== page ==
Finally, Intel joins the dGPU game - something that should have happened... 10 years ago. Intel, as a company are in a dangerous slide downhill. AMD is finally being competitive with Nvidia, in the GPU space, and straight up beating Intel in the CPU space. They are winning customers over in the mobile, desktop and enterprise level at the same time. More sales, more money, more investment budget for R&D. AMD has no intention of slowing down, an they really are in a position to actually keep landing successes if they press their advantage. Enterprise customers are slowly, but surely, starting to leave Intel behind. The business world has only so much patience for f***ups and delays.

Perhaps with some old titans back in the game, like Pat Gelsinger, Intel can be steered back the right way. It seems the company culture at the upper levels got way too arrogant, confident and egotistical, and reality, as always, kicked them in the ass. Let's see if they can snap out of the 'we are the best, period'-type of cognitive dissonance and start doing good R&D work again, instead of sinking millions into cringe-inducing marketing campaigns. I guess we'll find out in a couple of years.
When AMD has the same # of employees as Intel get back to me, until then its comical for you to think there is a 1:1 ratio between the two business sizes and what they make revenue on
Posted on Edit | Reply
#12
Kentaro
Great to see it's happening
Posted on Reply
#13
jonnyGURU
Flanker
Interesting how Colorful is involved
How so?

Colorful is Chaintech's retail brand. Chaintech is a big OEM. When I was at BFG, there were two companies used to make graphics cards when we weren't forced to use reference. That was Galaxy and Chaintech.
Posted on Reply
#15
Flanker
jonnyGURU
How so?

Colorful is Chaintech's retail brand. Chaintech is a big OEM. When I was at BFG, there were two companies used to make graphics cards when we weren't forced to use reference. That was Galaxy and Chaintech.
Ah didn't know about Colorful is Chaintech's
Posted on Reply
#16
Fatalfury
TheLostSwede
Just curious, what happened to this?
they saved it for their best...which does not exist for now xD
or for atleast 3-5 Years till they can reach RTX 3080/RX 6800 levels.
Posted on Reply
#17
LTUGamer
The cards will only be available to system integrators who will offer Iris Xe discrete graphics as part of pre-built systems.
That says lot about their performance... I believe that in future they will realise graphics card which will be competive and will be available in retail market.
Posted on Reply
#18
docnorth
Fouquin
It's the 80EU variant of Xe MAX that already ships in a bunch of laptops. You can get the necessary 3D capabilities information from reviews that are already available. These are 30W budget cards, not some 3080 competitor. All they have to do is be better than the bottom tier garbage from green and red, and that's a very low bar with stuff like the GT 1010 being thrust into existence.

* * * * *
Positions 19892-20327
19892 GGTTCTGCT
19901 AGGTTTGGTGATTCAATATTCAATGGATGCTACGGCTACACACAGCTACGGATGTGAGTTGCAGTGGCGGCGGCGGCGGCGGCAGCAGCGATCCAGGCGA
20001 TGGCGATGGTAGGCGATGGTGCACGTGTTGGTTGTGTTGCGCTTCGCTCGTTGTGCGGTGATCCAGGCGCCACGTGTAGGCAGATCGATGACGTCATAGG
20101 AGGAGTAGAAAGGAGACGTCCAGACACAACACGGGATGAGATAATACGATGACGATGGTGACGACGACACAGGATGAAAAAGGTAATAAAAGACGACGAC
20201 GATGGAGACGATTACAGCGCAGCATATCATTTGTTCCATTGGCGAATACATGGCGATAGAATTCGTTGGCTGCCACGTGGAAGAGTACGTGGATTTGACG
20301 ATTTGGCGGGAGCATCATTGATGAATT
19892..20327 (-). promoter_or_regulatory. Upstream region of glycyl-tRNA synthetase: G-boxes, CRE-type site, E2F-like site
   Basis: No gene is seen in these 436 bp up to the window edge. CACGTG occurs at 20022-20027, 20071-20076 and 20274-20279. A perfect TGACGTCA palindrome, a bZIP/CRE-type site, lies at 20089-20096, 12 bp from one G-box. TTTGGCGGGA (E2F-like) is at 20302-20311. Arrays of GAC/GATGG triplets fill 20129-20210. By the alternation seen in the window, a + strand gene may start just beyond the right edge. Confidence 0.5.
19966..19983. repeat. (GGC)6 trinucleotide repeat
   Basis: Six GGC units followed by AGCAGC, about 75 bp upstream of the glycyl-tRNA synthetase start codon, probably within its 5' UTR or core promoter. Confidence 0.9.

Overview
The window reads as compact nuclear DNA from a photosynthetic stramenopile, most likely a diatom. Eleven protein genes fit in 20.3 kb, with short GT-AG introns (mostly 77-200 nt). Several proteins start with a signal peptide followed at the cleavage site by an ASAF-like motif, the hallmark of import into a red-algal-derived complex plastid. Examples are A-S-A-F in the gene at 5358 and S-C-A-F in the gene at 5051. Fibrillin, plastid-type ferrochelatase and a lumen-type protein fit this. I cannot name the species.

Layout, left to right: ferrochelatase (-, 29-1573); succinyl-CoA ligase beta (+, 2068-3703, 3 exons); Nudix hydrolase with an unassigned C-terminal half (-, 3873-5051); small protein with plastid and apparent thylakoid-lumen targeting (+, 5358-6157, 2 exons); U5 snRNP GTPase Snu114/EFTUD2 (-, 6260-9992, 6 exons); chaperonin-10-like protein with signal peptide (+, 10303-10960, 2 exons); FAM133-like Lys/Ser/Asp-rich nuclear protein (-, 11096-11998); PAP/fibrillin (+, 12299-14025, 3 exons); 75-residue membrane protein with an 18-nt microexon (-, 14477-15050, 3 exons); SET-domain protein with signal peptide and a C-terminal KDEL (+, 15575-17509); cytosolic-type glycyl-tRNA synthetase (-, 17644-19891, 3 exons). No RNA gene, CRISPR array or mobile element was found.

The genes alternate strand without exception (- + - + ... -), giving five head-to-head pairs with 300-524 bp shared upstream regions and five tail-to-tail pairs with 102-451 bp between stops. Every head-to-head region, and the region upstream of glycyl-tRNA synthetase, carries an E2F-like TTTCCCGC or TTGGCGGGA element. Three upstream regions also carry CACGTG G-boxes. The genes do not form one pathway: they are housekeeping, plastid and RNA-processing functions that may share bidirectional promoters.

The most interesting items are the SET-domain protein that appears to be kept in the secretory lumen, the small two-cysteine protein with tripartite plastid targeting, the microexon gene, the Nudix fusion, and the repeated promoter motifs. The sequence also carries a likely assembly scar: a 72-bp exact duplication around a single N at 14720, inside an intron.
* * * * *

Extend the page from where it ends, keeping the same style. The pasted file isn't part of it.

Exactly. It seems this GPU will sit above 1030 and probably below rx550 (we don't know the clocks for desktop use).
Posted on Reply
#19
Vya Domus
BlackWater
instead of sinking millions into cringe-inducing marketing campaigns.
Nah, the real problem is the millions or rather billions they sank into acquisitions that went nowhere, practically everything that they bought it's dead. There is even an entire meme in the industry about the fact that if Intel buys you it's over.
Posted on Reply
#20
ZoneDymo
TheLostSwede
Just curious, what happened to this?


was that not just a commissioned interpretation/fan render rather then something actual representing what Intel would come up with?
Posted on Reply
#21
TheLostSwede
ZoneDymo
was that not just a commissioned interpretation/fan render rather then something actual representing what Intel would come up with?
This then?

Posted on Reply
#22
Fouquin
TheLostSwede
This then?


That's the DG1 Software Development Vehicle and they do exist in some number. Intel likely won't release the SDV reference design to market, but I guarantee you people have them, and have had them since late December 2019.
Posted on Reply
#23
TheLostSwede
Fouquin
That's the DG1 Software Development Vehicle and they do exist in some number. Intel likely won't release the SDV reference design to market, but I guarantee you people have them, and have had them since late December 2019.
It was more about the fancy designs and then they launch something really average looking...
Posted on Reply
#24
ZoneDymo
TheLostSwede
It was more about the fancy designs and then they launch something really average looking...
yeah but I think this is one of those more sad "welcome to the real world" moments, those fancy designs are more for advertisement but the actual coolers, for now atleast, probably are done as cheaply as possible aka no demands or whatever in terms of performance or looks, just something that works.
Posted on Reply
#25
Fouquin
TheLostSwede
It was more about the fancy designs and then they launch something really average looking...
I agree the SDV looks good, but Intel didn't dictate any vendor follow their reference. The vendor designs are going to be much better than Intel's reference, apart from the passive cards. When did a 30W card need a full height dual-fan cooler? Hints toward headroom. :)